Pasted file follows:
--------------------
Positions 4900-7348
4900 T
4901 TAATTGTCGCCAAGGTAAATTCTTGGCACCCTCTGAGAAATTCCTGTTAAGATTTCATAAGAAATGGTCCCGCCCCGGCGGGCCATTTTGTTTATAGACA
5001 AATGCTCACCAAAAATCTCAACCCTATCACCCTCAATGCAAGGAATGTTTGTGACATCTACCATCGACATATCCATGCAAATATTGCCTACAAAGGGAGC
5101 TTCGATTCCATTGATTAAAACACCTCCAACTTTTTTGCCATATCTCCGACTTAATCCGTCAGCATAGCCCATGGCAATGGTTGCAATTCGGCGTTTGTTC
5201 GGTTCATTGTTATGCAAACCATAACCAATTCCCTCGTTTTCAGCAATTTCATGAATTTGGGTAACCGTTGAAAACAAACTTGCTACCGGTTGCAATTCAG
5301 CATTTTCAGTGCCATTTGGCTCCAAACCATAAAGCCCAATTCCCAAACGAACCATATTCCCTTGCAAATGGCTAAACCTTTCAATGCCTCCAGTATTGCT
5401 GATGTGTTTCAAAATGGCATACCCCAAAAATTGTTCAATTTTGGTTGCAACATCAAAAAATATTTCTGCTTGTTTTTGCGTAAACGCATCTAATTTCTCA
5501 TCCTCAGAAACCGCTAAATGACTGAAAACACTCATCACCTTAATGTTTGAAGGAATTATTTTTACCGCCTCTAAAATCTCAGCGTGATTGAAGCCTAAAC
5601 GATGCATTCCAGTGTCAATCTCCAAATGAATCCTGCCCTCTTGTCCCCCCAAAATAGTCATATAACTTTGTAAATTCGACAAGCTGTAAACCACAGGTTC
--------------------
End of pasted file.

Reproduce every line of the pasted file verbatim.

Positions 4900-7348
4900 T
4901 TAATTGTCGCCAAGGTAAATTCTTGGCACCCTCTGAGAAATTCCTGTTAAGATTTCATAAGAAATGGTCCCGCCCCGGCGGGCCATTTTGTTTATAGACA
5001 AATGCTCACCAAAAATCTCAACCCTATCACCCTCAATGCAAGGAATGTTTGTGACATCTACCATCGACATATCCATGCAAATATTGCCTACAAAGGGAGC
5101 TTCGATTCCATTGATTAAAACACCTCCAACTTTTTTGCCATATCTCCGACTTAATCCGTCAGCATAGCCCATGGCAATGGTTGCAATTCGGCGTTTGTTC
5201 GGTTCATTGTTATGCAAACCATAACCAATTCCCTCGTTTTCAGCAATTTCATGAATTTGGGTAACCGTTGAAAACAAACTTGCTACCGGTTGCAATTCAG
5301 CATTTTCAGTGCCATTTGGCTCCAAACCATAAAGCCCAATTCCCAAACGAACCATATTCCCTTGCAAATGGCTAAACCTTTCAATGCCTCCAGTATTGCT
5401 GATGTGTTTCAAAATGGCATACCCCAAAAATTGTTCAATTTTGGTTGCAACATCAAAAAATATTTCTGCTTGTTTTTGCGTAAACGCATCTAATTTCTCA
5501 TCCTCAGAAACCGCTAAATGACTGAAAACACTCATCACCTTAATGTTTGAAGGAATTATTTTTACCGCCTCTAAAATCTCAGCGTGATTGAAGCCTAAAC
5601 GATGCATTCCAGTGTCAATCTCCAAATGAATCCTGCCCTCTTGTCCCCCCAAAATAGTCATATAACTTTGTAAATTCGACAAGCTGTAAACCACAGGTTC